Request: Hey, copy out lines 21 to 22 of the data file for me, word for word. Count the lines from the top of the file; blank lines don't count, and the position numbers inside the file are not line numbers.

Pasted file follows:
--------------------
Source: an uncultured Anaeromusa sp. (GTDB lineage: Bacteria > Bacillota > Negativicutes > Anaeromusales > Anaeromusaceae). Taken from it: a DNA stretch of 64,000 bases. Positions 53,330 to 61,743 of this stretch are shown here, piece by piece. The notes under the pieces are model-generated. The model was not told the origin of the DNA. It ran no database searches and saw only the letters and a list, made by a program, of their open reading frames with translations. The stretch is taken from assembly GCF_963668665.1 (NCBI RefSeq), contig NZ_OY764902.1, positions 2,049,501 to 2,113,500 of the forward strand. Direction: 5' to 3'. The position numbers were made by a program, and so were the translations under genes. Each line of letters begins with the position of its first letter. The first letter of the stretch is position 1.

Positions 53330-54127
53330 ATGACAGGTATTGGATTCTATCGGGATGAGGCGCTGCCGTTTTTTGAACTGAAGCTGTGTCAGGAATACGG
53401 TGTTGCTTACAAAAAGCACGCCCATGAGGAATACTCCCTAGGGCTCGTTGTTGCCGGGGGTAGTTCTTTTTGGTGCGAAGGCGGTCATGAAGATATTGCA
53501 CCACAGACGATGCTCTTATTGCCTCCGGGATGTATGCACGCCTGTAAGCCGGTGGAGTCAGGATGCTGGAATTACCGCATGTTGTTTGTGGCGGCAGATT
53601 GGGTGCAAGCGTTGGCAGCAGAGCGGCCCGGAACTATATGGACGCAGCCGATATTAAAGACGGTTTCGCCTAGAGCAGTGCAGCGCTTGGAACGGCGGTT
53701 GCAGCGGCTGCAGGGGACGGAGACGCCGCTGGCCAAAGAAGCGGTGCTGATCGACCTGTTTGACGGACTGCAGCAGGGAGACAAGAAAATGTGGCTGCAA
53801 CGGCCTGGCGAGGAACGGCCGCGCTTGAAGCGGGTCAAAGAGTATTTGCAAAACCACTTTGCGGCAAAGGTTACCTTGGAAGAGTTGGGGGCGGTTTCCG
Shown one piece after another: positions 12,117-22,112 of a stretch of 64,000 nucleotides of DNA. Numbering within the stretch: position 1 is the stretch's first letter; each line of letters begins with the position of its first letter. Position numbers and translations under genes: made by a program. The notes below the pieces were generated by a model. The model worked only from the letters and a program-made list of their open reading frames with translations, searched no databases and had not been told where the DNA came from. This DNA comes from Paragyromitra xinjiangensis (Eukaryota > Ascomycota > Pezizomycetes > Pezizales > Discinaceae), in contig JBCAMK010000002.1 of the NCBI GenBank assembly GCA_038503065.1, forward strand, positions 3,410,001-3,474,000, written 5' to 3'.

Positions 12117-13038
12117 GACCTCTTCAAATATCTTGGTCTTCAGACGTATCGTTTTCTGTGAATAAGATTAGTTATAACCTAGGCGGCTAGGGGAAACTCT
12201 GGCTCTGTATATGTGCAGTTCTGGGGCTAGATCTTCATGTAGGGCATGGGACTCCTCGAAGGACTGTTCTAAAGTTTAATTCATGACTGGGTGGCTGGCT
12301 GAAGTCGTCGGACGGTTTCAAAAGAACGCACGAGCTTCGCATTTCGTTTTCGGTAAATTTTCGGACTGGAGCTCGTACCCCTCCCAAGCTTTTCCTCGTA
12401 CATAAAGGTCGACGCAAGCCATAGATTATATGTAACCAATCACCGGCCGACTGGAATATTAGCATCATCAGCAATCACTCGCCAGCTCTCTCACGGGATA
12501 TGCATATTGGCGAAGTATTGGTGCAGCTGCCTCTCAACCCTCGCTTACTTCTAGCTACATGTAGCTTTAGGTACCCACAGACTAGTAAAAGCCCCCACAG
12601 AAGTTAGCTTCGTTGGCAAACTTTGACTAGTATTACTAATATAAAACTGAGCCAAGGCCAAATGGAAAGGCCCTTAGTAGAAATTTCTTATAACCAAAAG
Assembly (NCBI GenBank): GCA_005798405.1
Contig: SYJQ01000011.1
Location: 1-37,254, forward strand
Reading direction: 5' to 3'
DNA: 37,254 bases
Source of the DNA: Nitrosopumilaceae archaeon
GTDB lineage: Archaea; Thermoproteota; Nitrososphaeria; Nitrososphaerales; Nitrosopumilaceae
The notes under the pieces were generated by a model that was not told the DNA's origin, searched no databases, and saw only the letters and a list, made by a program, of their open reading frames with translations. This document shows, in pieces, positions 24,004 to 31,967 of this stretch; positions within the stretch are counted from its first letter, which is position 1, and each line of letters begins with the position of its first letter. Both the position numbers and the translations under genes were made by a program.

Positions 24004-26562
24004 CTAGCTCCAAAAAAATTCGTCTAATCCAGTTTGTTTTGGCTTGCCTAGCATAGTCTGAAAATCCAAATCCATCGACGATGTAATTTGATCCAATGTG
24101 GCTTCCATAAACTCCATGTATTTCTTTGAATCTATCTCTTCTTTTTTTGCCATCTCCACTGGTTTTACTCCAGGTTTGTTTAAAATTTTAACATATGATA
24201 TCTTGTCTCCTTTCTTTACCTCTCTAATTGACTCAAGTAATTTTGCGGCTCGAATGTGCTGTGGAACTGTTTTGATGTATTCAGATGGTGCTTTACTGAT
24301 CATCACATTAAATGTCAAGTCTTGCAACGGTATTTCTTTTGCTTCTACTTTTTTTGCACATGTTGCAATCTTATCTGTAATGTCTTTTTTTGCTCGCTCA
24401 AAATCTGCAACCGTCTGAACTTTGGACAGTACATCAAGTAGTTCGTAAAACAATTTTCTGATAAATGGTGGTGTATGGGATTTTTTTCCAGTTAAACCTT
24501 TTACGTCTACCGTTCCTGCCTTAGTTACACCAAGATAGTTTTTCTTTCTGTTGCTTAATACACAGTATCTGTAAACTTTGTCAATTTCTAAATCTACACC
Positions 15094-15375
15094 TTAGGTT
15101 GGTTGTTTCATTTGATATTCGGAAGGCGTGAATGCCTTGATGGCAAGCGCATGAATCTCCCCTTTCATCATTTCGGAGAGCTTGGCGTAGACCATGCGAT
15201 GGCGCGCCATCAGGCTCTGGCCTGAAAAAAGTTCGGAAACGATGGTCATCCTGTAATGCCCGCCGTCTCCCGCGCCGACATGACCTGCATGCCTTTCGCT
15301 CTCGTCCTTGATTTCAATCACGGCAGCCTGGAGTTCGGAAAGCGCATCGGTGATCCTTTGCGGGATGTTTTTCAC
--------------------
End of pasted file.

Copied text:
DNA: 37,254 bases
Source of the DNA: Nitrosopumilaceae archaeon